I left her tough and tender hand for your untried one that Saturday morning.
You opened it up to me and I held on tight, in faith, to my husband-to-be, wondering what you would be.
Samuel Rutherford was right. This bride loved the beauty and simplicity of her white satin dress, but on that day, I was only eyeing all the handsomeness of your chiseled 22-year-old face. We looked like kids, but even kids can sometimes know what’s up.
“For Thyself, best gift divine,
To our race so freely given.
For that great, great love of Thine,
Peace on earth, and joy in heaven:
Christ our Lord, to Thee we raise
This our hymn of grateful praise.”
We let the wind carry us where it would and it blew us right into the city named after it.
I clumsily followed you around Lake Michigan on my bike too, trying to remember how to ride (and they say you never forget). We laughed, joking about pedestrians passing me while I was the one on wheels. But we stayed on our bikes, basking in the electricity of young married love, fed by a city as energetic and ambitious as we were.
You sat through My Fair Lady gleaning helpful knowledge about Spain and rain and Hampshire and hurricanes.
We went to a steakhouse and I checked my fruit and veggies at the door for my meat and potatoes man.
For breakfast, before our food, we each ordered dark black coffee and sweet and tangy freshly squeezed o.j., eyes wide over how tasty everything was, and over . . . the bill! Who knew we should’ve made a meal out of those drinks to stay within budget?!
Figuring out life together was a lot like my relearning to ride that bike. Couples passed us who had been at it longer telling us those molehills I made mountains wouldn’t seem so big once we’d really climbed a few. Those expectations I had and demands I made would show that you could never be for me what only God could. And all those adventures you shared that I was so quick to reason our way out of and shoot down on the spot would highlight the fact that you wanted me to be a friend to laugh and dream with, not a legal counselor or risk assessor.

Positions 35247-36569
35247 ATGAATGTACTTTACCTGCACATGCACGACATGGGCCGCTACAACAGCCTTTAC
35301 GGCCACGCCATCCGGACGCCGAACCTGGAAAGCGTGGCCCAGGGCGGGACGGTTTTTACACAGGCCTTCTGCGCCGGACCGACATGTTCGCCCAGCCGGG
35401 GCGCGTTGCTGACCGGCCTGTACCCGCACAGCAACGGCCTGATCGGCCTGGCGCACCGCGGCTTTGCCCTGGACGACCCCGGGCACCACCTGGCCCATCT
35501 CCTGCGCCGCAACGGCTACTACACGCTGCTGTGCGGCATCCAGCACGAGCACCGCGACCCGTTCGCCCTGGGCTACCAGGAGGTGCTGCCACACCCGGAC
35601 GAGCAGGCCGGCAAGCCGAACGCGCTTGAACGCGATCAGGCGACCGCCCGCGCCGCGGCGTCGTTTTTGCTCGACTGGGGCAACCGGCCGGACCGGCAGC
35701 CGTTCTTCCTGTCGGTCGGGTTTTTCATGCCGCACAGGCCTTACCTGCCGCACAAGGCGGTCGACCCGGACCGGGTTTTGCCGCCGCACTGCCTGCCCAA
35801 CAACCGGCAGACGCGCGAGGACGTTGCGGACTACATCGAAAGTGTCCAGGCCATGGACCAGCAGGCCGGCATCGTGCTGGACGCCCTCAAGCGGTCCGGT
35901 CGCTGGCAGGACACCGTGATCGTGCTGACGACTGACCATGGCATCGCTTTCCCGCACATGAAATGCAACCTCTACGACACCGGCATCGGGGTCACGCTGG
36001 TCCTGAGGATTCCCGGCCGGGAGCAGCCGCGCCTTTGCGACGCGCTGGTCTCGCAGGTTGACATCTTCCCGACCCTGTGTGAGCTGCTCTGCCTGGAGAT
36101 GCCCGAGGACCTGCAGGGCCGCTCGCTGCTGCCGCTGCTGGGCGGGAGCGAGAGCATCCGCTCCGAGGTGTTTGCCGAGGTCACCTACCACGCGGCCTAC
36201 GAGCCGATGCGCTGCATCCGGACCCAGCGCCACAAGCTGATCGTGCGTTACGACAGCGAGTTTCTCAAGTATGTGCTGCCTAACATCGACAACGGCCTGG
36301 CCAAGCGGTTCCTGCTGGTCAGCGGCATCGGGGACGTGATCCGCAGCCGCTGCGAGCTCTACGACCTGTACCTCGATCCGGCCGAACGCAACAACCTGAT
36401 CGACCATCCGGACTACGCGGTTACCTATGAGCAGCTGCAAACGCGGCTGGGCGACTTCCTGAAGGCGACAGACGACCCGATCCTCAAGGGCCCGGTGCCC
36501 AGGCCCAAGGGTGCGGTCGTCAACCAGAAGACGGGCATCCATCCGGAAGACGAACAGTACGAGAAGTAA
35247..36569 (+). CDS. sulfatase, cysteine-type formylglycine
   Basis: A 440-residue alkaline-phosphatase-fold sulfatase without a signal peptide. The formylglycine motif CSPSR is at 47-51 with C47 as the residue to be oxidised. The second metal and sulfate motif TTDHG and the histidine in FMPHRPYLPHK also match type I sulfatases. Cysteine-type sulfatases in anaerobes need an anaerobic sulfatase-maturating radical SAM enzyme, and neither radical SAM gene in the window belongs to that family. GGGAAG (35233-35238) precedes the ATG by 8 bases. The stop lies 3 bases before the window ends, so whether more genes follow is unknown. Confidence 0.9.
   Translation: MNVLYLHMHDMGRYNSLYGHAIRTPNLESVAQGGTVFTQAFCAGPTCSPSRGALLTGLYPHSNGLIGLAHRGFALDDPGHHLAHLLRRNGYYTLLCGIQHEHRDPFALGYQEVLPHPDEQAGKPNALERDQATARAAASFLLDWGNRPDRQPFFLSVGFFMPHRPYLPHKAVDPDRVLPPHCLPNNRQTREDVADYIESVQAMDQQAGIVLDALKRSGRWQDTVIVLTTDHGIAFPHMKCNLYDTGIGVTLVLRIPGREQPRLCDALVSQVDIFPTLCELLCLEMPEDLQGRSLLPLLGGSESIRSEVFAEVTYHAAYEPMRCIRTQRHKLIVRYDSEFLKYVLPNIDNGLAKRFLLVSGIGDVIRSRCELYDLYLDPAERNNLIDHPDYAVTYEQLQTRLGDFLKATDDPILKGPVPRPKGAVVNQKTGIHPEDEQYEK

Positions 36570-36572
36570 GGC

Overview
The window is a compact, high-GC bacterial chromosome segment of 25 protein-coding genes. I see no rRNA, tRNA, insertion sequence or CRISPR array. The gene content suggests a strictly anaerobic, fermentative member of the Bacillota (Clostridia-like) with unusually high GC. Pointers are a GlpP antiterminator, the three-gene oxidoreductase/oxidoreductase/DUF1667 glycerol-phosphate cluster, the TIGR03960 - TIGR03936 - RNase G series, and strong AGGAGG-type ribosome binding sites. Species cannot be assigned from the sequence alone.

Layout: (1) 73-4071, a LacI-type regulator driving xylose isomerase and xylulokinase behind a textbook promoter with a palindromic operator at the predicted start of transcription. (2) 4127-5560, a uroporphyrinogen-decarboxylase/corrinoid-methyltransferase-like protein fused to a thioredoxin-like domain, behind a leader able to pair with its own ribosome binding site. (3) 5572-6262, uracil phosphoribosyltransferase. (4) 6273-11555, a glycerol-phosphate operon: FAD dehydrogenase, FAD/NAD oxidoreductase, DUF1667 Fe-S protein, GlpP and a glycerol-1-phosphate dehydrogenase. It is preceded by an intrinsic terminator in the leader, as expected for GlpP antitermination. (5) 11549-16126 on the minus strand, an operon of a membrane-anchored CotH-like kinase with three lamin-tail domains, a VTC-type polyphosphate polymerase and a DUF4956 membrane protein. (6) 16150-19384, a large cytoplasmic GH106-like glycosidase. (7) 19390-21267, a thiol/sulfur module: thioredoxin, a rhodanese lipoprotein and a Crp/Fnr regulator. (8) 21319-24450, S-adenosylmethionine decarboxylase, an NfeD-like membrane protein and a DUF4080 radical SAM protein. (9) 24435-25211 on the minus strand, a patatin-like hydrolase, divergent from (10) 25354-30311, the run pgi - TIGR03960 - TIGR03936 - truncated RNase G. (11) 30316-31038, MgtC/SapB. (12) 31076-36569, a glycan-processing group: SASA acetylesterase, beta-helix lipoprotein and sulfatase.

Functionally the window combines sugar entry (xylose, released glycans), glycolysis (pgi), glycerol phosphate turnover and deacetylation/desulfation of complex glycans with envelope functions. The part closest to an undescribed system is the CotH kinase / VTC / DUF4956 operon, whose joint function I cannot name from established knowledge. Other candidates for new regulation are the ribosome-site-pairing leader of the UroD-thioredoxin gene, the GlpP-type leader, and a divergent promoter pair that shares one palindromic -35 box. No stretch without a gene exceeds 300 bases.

We needed space to have some wrecks and work things out on our own along the way, but we also needed examples to show us how it’s done. To show us what it looked like to stay on the bike and to love God and each other more than we wanted to be loved ourselves.
It’s 13 years later, and I’ll be the first to admit I still have a ways to go. But I think by the way you’ve learned to love me, you’ve actually made me better at loving. You slow up for me as I still timidly pedal at times and push me to go faster and pedal harder when you know that’s what I need. And sometimes I have to tell you that fast isn’t everything. Half the fun is in how we get there – the journey – not just in arriving. The road is full of bumps and sudden turns, so in some ways we’re still working it out one ride at a time. But in other ways, by God’s grace, we keep pace pretty well with those older pros.
|Photo Credit: Robyn Moore|
So, to you young couples still new at this sometimes (often?) difficult marriage ride, trying to steady that bike from tipping or even thinking it would be so much easier to abandon it at the curb, could we ask you to stay on the bike? We are giving you space to fall and try to work it out together. But we’re also here if you need a hand to help you up, to dust off the gravel, and to get back on.